Forest Snow Storm on Film by Jay Goodrich


“There has been an awakening, have you felt it?”


It seems the photography industry is leaving its film roots far behind. Photographers are becoming more and more obsessed with numbers and less obsessed with perfecting their technique and showing the viewer something new. The latest generation of digital cameras are breaking resolution barriers with 50 megapixels in 35mm format and 100 megapixels in medium format respectively. Couple this with sensors having little to no noise present before ISOs of 1600 and occasionally higher, and photography has a quality that is losing a texture and tangibility.

Where will it end? While the numbers of digital photographers are continually rising, there’s a small, but growing group of photographers shooting 35mm film again. The more you shoot digitally, the more reliant you become to the “chimping” mentality of today (both with camera and subject), where all that matters is the histogram. Digital photography is now high frame rates, big files and almost sterile photos. Shoot, verify that your histogram is to the right and move on.


Compared to digital, film is a labor of love. Opening a plastic canister of Fuji Velvia and loading it into your camera makes you take a moment to think, to focus on the task at hand, and to give yourself a brief interlude. It forces your brain to focus on the the process and be ready to honestly compose an image. There’s no cropping, no chimping, no histogram’s worth of feedback to tell you if you got the shot. Your mindset forced you to keep the number 36 as the most important number out of all the numbers. While ISO (or ASA if you are old enough), f-stop and shutter speed are all important and affect the outcome of the image, but you only got 36 photos before you had to stop for a moment.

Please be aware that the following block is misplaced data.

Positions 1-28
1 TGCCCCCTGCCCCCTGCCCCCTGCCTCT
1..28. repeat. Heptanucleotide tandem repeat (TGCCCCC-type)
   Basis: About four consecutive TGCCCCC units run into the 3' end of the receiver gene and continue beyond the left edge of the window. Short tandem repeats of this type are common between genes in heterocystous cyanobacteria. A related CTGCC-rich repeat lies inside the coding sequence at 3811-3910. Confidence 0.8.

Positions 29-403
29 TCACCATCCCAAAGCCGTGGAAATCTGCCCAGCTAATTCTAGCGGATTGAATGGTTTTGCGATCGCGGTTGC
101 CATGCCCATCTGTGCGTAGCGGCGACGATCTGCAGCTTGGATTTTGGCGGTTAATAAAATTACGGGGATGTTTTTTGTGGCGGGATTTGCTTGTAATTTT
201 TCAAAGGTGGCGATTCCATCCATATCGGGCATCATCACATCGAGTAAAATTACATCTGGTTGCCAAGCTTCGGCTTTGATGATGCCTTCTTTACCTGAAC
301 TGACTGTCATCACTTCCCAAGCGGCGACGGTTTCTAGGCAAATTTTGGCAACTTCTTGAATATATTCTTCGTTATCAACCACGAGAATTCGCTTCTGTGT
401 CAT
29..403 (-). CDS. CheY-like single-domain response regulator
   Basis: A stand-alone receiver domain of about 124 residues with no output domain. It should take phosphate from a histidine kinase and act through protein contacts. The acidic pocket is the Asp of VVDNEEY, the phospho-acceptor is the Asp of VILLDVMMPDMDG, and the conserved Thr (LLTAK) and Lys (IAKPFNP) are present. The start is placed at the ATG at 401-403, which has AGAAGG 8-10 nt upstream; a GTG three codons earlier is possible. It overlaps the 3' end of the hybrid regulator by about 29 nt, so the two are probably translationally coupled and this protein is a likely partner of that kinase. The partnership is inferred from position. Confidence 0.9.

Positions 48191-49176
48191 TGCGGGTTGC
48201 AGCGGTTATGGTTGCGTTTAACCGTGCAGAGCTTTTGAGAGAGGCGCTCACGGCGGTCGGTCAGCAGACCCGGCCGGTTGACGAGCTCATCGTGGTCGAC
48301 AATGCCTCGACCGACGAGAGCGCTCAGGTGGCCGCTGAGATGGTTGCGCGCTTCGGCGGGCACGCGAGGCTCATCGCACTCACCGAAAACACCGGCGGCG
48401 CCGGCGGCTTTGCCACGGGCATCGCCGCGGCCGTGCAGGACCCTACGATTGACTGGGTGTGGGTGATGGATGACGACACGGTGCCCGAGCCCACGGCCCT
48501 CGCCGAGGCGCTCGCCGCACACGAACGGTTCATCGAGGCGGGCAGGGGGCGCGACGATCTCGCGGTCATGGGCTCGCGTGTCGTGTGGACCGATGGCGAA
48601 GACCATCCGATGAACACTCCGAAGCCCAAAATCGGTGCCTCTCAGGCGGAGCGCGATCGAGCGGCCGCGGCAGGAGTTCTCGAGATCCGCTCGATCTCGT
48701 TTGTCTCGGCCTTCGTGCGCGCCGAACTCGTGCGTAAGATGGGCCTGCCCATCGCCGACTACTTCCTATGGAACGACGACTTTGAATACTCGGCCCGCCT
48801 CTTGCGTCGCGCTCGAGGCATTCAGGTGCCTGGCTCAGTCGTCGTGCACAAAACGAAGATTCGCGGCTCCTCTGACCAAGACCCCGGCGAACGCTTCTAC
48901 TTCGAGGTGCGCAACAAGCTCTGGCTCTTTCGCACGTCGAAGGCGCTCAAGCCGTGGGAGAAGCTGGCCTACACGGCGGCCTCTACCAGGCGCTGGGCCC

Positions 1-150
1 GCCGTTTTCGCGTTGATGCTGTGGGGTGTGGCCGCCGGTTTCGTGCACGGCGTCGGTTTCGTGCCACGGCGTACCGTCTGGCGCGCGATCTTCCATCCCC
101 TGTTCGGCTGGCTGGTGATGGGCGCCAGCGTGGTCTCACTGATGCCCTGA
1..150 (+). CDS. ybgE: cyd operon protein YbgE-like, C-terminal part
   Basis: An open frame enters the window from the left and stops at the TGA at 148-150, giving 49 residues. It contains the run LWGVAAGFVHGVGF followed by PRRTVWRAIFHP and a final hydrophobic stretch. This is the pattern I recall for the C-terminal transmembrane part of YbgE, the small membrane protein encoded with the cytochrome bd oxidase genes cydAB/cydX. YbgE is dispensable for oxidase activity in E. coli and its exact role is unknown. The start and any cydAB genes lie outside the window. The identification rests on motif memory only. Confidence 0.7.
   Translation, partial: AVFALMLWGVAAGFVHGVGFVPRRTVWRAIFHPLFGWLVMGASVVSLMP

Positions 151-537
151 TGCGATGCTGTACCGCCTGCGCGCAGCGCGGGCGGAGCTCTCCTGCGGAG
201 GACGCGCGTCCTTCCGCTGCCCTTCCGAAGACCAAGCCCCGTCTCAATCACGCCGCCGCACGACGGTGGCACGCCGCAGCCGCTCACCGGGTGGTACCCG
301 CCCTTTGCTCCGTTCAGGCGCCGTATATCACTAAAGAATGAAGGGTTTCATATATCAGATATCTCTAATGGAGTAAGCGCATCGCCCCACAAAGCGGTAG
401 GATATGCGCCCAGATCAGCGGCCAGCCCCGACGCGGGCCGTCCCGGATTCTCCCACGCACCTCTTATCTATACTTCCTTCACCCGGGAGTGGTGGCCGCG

There are stalwarts in this digital age though, classic photographers to whom one is the only number they worry about. Photographers like Clyde Butcher who still trek into the wilderness with large format equipment to come away with unbelievably detailed images, processed to evoke an emotional response as prints that are measured in feet adorn gallery walls.

Possibly the most important value that film provides, though, is that it forces us to think about how we use it. To think, to frame, to check exposure and then check them all again before releasing the shutter is becoming a lost art. I am not saying that for some photographers this process still takes only a faction of a second, but to the majority of the rest of us, running a roll of film through a film body would probably force you to open your eyes and in turn would reinvigorate your creative senses.

Photography is all about perspective, and occasionally shaking up your own perspective as you are in the field might not be the worst thing you could do. So dust off that old film body, check the batteries, grab yourself a roll or three of Velvia (or Sensia if you prefer print) and head outside. Sure it will actually cost a little more out of your pocket, but I am sure that the lessons that you will re-learn, and the skills you will re-awaken will pay off with better photographs.


From there return back to your digital equipment and try to make your images look like some of those films that you photographed with. You will quickly realize that there is a grittiness and texture to those film images that digital doesn’t give us. Remember the sterile sentence above? Now go process some of your digital photos in a way that is reminiscent of film. Imagine creating a digital image using an ISO of 3200 and then processing that photo to have the look of Fujichrome Velvia? All of a sudden we have brought the concept of craft back into the photography systems of today. And by doing so camera specifications like noise have a lot less relevancy.

Editor’s Note: The photo in this post was taken on Fujichrome Velvia close to twenty years ago.



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